6 Reasons Why Twitter Japan's Subscription Model Might Work (In Japan)

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We reported today that Digital Garage, Twitter’s partner in Japan, is ready to roll out a new, Japan-only way to monetize the service. The way it’ll work is pretty simple: Japanese Twitter users will soon be able to charge their followers to view tweets – on a monthly basis or per single tweet. Otherwise they will only see excerpts or no text in the postings at all. Digital Garage gets a 30% cut.

Not charging companies for holding accounts but having users pay to view tweets? What may sound like a bold move at first actually makes sense, as the web in Japan (where I am based) features a number of peculiarities that play into the hands of Digital Garage’s Japanese operations:

  • Japan is the only market in the world where Twitter offers an official mobile client (launched last month). And in this country, the mobile web is bigger than the fixed Internet, with no signs of a reversing trend (not too few people even expect the gap to be widening in the future).
  • Japanese mobile web users are used to pay for content. The possibility to conveniently pay through the monthly phone bill makes it easy for content providers to charge fees ranging from a few cents to many dollars (more background). And tweets are nothing but content.
  • Charging for premium access on the fixed web isn’t unusual either. Japanese social networks like Mixi or special interest sites such as super-popular recipe site Cookpad have been doing this for years (paying monthly unlocks premium features on both the mobile and fixed Internet). Roughly speaking, between 5 and 15% of all members usually opt for these premium models in Japan. Twitter is estimated to have around 2 million registered users in Japan – enough critical mass to make a payment model experiment worthwhile.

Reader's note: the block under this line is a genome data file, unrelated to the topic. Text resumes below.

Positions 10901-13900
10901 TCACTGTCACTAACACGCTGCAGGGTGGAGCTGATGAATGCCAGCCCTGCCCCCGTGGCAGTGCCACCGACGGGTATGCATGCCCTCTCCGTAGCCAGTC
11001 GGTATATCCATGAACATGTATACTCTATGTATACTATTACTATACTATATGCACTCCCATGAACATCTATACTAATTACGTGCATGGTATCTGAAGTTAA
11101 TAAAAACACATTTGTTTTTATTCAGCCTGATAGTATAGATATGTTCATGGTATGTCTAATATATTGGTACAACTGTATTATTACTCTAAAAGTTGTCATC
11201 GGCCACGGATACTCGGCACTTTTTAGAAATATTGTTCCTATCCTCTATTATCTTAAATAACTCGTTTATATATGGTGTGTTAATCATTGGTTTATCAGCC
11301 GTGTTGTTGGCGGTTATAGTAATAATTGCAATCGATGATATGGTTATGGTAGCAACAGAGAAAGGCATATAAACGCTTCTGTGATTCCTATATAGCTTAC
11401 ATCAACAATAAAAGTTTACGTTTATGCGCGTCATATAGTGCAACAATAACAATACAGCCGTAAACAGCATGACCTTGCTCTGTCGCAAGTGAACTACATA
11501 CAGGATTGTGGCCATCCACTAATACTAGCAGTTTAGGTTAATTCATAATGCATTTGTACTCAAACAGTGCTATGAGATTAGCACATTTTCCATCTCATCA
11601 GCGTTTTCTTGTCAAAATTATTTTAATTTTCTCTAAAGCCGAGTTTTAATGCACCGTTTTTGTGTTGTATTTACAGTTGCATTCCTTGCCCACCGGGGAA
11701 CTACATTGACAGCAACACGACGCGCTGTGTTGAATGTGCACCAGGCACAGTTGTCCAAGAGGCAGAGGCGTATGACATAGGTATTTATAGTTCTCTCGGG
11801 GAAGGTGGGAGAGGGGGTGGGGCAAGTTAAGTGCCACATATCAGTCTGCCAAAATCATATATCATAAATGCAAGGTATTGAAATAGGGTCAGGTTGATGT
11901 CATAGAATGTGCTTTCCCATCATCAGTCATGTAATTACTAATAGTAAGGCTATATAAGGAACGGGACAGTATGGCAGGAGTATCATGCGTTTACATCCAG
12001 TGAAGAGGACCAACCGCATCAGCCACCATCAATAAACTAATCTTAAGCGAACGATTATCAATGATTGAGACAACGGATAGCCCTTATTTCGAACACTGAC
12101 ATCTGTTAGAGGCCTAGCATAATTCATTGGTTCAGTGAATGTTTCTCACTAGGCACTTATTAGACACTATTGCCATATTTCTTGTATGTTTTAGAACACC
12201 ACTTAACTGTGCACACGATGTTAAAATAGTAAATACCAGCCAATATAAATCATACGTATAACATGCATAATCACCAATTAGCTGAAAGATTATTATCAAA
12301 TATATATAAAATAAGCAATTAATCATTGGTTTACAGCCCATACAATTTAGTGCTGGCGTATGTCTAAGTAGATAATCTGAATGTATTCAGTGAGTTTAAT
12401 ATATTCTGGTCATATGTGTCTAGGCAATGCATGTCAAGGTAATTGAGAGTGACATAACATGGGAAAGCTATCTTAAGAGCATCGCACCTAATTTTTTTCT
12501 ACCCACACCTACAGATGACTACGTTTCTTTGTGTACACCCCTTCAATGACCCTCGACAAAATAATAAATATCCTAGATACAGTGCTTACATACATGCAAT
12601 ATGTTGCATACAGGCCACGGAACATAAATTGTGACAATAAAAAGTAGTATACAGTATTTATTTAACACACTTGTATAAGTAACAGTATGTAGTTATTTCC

• Writing in Japanese and Chinese characters, Japanese Twitter users can squeeze considerably more text into single tweets than those posting in English, for example. This theoretically boosts the potential for posting tweets that are “valuable” content-wise. It might also be part of the thinking behind the pay-per-tweet option.
  • In sharp contrast to the West, Japanese web users are generally way more interested in what celebrities (singers, actors, TV stars etc.) “are doing” or “what’s happening” in their private lives. Some posts on their official blogs can contain simple content such as a picture of a lunch meal and still draw thousands of comments – on a single posting (click here for an example with 10,000 comments). Digital Garage explicitly says the payment model is geared towards fans of those “famous” Twitter users.
  • Fueled by coverage in the press and even on national TV (unusual for any web service in Japan), Twitter’s growth in Japan has been accelerating in the past weeks. Elsewhere it seems to be flattening currently.

It’s unclear at this point if only users of the Japanese interface will be able to see if Digital Garage’s experiment (Twitter Japan doesn’t exist as a separate entity) turns out to be successful or not. Another question is how the payment option will be handled in the API and how closely Twitter in the US is watching what’s going on in Japan. We’ll stay tuned.